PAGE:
It will be interesting to see how or if St. Louis' feelings change when the series shifts to Tampa for Games 3 and 4 next week. His divorce from the Lightning wasn't pretty.

St. Louis reportedly asked Lightning general manager Steve Yzerman for a trade and requested only the Rangers.

Yzerman was able to make it happen with a return of Callahan, the Rangers first-round draft pick in 2015 and a conditional second-round pick in 2014 that turned into a first-round pick once the Rangers made the Eastern Conference Final last season. New York received Tampa Bay's second-round pick in 2015 when Callahan re-signed with the Lightning this summer.

St. Louis said he's moved on. Asked if he thinks Lightning fans have, he wasn't sure.

"I don't know," St. Louis said. "Can't worry about that right now."

What St. Louis can worry about is his game. He hasn't scored in this season's playoffs despite playing on the Rangers' top line with Rick Nash and Derick Brassard in the second round. Coach Alain Vigneault benched St. Louis for the final 10:03 of the third period of Game 7 against Washington but he played in overtime.

St. Louis has four assists and 23 shots on goal in the playoffs. He didn't have a shot on goal in three of the last four games against Washington, including Games 6 and 7.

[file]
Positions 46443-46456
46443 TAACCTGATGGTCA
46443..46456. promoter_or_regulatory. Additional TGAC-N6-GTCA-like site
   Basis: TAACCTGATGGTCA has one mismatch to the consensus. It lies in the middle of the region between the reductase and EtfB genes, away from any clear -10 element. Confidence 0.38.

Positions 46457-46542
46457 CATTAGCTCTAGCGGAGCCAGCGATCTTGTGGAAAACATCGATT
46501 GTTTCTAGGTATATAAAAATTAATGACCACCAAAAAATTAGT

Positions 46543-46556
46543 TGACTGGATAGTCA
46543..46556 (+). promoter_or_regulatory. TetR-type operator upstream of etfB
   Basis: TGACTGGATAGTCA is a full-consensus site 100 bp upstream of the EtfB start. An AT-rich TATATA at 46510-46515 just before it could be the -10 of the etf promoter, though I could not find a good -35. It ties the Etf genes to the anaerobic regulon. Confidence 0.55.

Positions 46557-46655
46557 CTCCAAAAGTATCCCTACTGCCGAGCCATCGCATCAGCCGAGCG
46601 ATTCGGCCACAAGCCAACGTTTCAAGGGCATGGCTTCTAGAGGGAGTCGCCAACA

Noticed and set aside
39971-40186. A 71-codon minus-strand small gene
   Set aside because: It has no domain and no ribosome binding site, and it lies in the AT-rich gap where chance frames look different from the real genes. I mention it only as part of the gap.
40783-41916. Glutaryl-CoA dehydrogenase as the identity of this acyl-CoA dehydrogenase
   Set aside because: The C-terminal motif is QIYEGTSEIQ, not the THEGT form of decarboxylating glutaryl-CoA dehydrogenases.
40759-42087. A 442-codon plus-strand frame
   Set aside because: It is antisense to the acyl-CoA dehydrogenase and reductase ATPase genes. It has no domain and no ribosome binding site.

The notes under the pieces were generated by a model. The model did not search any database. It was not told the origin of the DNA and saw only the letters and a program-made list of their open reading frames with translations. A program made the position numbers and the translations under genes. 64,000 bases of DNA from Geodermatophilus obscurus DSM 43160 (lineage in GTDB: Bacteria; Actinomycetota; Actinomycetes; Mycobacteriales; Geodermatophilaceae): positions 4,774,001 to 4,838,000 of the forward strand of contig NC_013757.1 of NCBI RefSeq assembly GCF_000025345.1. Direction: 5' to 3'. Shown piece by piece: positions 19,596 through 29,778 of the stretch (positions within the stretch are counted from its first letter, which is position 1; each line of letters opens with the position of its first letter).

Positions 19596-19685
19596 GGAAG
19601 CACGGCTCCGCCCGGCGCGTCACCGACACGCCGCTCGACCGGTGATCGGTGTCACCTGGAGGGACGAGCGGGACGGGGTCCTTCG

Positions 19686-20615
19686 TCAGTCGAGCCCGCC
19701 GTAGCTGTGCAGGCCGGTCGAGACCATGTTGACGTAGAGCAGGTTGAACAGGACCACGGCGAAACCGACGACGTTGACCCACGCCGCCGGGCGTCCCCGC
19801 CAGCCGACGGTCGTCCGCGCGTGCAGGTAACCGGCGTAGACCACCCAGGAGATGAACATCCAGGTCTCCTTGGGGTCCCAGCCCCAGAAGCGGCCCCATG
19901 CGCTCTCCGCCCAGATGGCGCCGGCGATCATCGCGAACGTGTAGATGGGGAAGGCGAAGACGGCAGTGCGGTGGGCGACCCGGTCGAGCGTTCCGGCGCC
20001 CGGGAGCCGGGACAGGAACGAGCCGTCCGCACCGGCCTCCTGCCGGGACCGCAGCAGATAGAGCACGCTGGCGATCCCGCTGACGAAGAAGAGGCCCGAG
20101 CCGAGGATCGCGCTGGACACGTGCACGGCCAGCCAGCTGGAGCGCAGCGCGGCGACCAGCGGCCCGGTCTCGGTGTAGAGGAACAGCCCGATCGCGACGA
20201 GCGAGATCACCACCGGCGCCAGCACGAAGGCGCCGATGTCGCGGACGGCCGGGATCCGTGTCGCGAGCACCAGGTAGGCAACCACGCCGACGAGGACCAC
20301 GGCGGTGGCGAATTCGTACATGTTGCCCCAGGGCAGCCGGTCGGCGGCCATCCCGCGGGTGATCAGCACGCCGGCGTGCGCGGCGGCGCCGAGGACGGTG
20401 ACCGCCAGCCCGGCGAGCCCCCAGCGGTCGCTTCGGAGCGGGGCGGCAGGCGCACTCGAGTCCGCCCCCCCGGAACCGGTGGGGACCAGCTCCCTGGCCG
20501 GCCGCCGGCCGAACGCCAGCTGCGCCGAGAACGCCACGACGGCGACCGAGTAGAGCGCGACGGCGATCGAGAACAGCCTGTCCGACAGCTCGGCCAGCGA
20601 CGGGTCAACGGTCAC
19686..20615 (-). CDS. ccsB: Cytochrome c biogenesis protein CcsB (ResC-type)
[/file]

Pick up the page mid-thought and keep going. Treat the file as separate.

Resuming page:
Martin St. Louis
Right Wing - NYR
GOALS: 0 | ASST: 4 | PTS: 4
SOG: 23 | +/-: 3
"I thought I played some good hockey early on in that series, didn't get rewarded, but overall I feel good about my game," St. Louis said. "Of course coaches make decisions at key times in the game for whatever reason. I've never liked being left on the bench at certain times, but that's just reality. If I liked it I don't think I would be here today. Nobody likes that. But right now I'm focusing on Game 1 and helping my team win. I'm not too worried about what happened toward the end of that game. I trust [Vigneault's] judgment."

Vigneault said the Rangers need more from St. Louis, Nash and Brassard, who combined for three goals and seven assists in the second round. St. Louis had three assists.

"Obviously when you talk about Marty St. Louis, Rick Nash and Derick Brassard, you're thinking three strong, offensive players," Vigneault said. "Can we get a little bit more out of them? I think we need a little bit more out of our whole group. If our intentions, and I believe they are, are to race to four and get there first, we're going to need everybody stepping up their game. Marty is no different than anybody else on our team."

Except in this series he really is, at least in terms of a storyline to follow.St. Louis playing against the Lightning for the right to go to the Stanley Cup Final? It's certainly unique.

"I have a lot of respect for the organization over there, they've treated me really well," St. Louis said. "But this is not the time to reflect on that. This is the time to go play some conference final playoff hockey."